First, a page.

While in the EU, the UK economy grew faster than those of Germany, the US and France.
Until this week, the United Kingdom had been due to leave the European Union at 11pm today. Theresa May’s troubles in the House of Commons have granted a temporary delay – what for some is better described as a reprieve – but still this lapsed landmark gives pause for thought about the historic step Britain remains on course to take.
The UK first tried to join what was to become the EU in 1961, but had two applications vetoed by France. However, British Governments’ persistence paid off and we finally become a member, on the third time of asking, in 1973.
It was a controversial move but, two years later, our membership was given a ringing endorsement with the “will of the people” expressed in no uncertain terms as 67 per cent of voters backed ‘remain’ in a referendum.
Britain’s economy has boomed during its time in the EU. According to three experts at Oxford University – Professor Sir David Hendry, Professor Doyne Farmer and Dr Max Roser – it has grown by 103 per cent since 1973 – more than Germany (99 per cent), the United States (97 per cent) and France (74 per cent) over the same period.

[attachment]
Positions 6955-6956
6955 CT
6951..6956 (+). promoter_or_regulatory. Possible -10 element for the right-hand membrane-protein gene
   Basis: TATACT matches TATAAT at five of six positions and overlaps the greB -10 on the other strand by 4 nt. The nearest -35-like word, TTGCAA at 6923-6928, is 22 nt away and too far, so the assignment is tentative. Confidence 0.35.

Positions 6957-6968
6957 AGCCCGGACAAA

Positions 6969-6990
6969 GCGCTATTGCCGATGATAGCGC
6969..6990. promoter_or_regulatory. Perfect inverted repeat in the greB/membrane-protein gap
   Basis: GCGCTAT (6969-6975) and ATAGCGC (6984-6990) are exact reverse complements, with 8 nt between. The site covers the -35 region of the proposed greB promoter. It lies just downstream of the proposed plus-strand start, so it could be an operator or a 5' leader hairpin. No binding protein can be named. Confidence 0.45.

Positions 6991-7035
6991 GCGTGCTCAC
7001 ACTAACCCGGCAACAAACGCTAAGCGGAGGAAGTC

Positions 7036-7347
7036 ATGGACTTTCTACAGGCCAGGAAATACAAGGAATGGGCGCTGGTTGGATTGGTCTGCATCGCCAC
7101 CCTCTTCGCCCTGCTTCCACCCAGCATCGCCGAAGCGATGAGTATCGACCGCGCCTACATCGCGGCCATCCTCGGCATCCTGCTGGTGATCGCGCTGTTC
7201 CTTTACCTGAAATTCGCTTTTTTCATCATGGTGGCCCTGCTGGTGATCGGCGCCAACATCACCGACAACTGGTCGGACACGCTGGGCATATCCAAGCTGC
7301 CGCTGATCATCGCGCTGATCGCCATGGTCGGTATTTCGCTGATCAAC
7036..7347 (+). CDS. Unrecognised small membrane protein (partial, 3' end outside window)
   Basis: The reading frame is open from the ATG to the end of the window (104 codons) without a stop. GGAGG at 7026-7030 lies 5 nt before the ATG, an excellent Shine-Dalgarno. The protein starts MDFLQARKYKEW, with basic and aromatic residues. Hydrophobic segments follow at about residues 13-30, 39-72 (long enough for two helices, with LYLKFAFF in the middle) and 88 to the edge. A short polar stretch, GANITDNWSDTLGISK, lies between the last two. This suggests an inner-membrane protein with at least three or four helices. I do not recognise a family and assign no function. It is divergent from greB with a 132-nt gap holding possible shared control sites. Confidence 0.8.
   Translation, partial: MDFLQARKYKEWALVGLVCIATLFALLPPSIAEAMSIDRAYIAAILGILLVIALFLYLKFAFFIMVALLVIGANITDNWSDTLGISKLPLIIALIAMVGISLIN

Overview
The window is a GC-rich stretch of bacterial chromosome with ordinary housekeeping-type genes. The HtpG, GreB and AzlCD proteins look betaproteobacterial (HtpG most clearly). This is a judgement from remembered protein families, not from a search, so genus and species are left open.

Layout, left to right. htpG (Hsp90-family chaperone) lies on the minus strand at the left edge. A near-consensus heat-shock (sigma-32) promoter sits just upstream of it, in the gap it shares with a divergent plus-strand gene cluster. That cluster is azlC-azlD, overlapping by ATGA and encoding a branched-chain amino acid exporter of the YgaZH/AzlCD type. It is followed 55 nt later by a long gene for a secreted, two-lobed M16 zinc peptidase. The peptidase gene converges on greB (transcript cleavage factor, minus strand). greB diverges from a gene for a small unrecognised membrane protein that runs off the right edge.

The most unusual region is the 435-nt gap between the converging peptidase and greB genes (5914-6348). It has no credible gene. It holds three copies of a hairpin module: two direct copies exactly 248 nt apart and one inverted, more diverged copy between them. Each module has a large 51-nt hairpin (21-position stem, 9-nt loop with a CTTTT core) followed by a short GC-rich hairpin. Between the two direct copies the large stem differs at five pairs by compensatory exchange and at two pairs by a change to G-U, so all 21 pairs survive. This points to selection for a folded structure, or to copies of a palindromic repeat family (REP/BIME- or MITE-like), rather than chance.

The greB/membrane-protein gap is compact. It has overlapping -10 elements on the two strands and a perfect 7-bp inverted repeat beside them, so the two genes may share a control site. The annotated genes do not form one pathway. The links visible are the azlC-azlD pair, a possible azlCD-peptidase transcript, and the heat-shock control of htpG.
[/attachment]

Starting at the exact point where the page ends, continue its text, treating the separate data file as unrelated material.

But then Brexiteers and “experts” are famously at odds. According to the leading Brexiteer Boris Johnson, the EU is “a graveyard of low growth”.
Perhaps the EU has been holding Britain back, perhaps we would have far out-performed the US and Germany if only we had not decided to throw in our lot with the liberal democracies of Europe.
Or, perhaps, Johnson’s analysis is fit only for the side of a Brexit battle bus.
Of course, leaving the EU is about much more than economics. Ending “immigration” from the EU – otherwise known as “the free movement of people” – was one of the Brexit campaign’s central messages.
Our Westminster correspondent, Paris Gourtsoyannis, today eloquently describes what that feels like as an EU citizen who has lived his entire adult life in the UK and who grew up watching Blue Peter and Byker Grove. The sadness he describes is felt by many, whether they are relatively recent arrivals or British born-and-bred.
As the clock ticks down to tonight’s non-deadline, Remainers and Brexiteers alike should acknowledge the seriousness of what may be about to happen and, if it does, commit to do their best to make it as painless as possible for all concerned.